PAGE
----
With the U.S. stock market valuations looking robust in the face of prospects for a step-down in economic activity in the near term, I‚??m searching for other opportunities elsewhere for subscribers to my investment newsletter PowerTrend Profits. While not robust, the vector — or direction — of the economic data coming out of both the euro zone and Asia is far better than that on the home front, where we continue to be plagued by tepid job creation and tight wages. Both the euro zone and China have emerged from contracting economies, and recent new-order and backlog data points to a pickup in several territories.
China‚??s non-manufacturing Purchasing Managers‚?? Index (PMI) for October rose to its highest level this year. The non-manufacturing PMI rose to 56.3 in October from 55.4 in September, according to the Beijing-based National Bureau of Statistics and China Federation of Logistics and Purchasing. That jump follows the October manufacturing Purchasing Managers‚?? Index from HSBC and Markit Economics that rose at the fastest pace since March. Driving that improving manufacturing picture was a rise in both new orders and new export orders.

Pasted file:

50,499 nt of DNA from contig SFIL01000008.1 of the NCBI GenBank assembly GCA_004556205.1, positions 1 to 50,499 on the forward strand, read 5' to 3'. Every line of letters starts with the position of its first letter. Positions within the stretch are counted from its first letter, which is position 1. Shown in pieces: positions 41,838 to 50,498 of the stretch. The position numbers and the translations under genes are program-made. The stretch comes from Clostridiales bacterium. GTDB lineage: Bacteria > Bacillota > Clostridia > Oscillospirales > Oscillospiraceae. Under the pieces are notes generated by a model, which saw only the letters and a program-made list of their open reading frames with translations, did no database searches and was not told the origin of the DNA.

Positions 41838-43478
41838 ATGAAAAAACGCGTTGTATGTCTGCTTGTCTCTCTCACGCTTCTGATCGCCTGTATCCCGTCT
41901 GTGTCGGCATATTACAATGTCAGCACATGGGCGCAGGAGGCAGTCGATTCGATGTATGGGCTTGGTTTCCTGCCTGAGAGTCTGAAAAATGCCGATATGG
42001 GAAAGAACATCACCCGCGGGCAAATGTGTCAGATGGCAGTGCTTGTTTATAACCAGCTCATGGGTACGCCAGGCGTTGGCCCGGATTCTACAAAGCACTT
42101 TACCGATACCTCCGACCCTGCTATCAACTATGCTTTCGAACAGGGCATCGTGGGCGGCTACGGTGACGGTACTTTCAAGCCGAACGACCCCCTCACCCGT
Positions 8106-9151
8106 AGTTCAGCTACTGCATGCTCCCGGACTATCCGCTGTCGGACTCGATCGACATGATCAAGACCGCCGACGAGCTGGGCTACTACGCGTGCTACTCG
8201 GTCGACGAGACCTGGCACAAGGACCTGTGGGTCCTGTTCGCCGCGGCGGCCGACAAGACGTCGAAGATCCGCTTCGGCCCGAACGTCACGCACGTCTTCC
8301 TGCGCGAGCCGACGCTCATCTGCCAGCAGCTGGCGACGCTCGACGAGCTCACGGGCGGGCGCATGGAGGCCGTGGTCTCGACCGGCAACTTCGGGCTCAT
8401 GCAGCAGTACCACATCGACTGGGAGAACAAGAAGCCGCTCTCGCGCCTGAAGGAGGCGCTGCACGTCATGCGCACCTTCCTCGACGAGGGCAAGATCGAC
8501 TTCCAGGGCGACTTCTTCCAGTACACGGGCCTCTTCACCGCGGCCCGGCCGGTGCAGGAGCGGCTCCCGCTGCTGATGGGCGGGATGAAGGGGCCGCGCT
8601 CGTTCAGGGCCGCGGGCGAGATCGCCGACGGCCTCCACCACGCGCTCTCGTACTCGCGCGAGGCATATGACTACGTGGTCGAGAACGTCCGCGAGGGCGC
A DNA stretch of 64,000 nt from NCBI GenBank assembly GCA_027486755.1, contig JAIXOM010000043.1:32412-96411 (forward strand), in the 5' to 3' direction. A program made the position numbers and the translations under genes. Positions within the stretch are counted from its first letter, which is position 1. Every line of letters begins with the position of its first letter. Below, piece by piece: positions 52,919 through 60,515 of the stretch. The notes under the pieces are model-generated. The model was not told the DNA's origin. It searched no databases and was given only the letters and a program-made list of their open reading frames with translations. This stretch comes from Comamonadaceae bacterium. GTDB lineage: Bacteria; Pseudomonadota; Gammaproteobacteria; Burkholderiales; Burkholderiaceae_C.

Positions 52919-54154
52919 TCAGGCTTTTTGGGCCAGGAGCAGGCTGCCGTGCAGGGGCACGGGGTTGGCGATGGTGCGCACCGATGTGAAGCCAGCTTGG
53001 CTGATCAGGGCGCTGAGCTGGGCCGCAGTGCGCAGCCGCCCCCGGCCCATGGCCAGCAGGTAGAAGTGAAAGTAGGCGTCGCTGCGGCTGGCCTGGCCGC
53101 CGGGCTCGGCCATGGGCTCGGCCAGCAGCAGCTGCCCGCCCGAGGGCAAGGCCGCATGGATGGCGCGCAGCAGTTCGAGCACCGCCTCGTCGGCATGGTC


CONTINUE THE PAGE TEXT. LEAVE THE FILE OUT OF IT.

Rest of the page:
A case in point is wholesale deliveries of cars, with multipurpose and sport utility vehicles rising 24% to 1.61 million units in October, according to the state-backed China Association of Automobile Manufacturers. Through the first 10 months of this year, 17.8 million vehicles were delivered and 14.5 million of them were automobiles. Sifting through the data, we find that Ford (F), General Motors (GM), Toyota (TM) and Honda Motor (HMC) all benefitted from the pickup in sales.
Read more about the investing potential of China and the euro zone at Eagle Daily Investor.
Sign up to the Human Events newsletter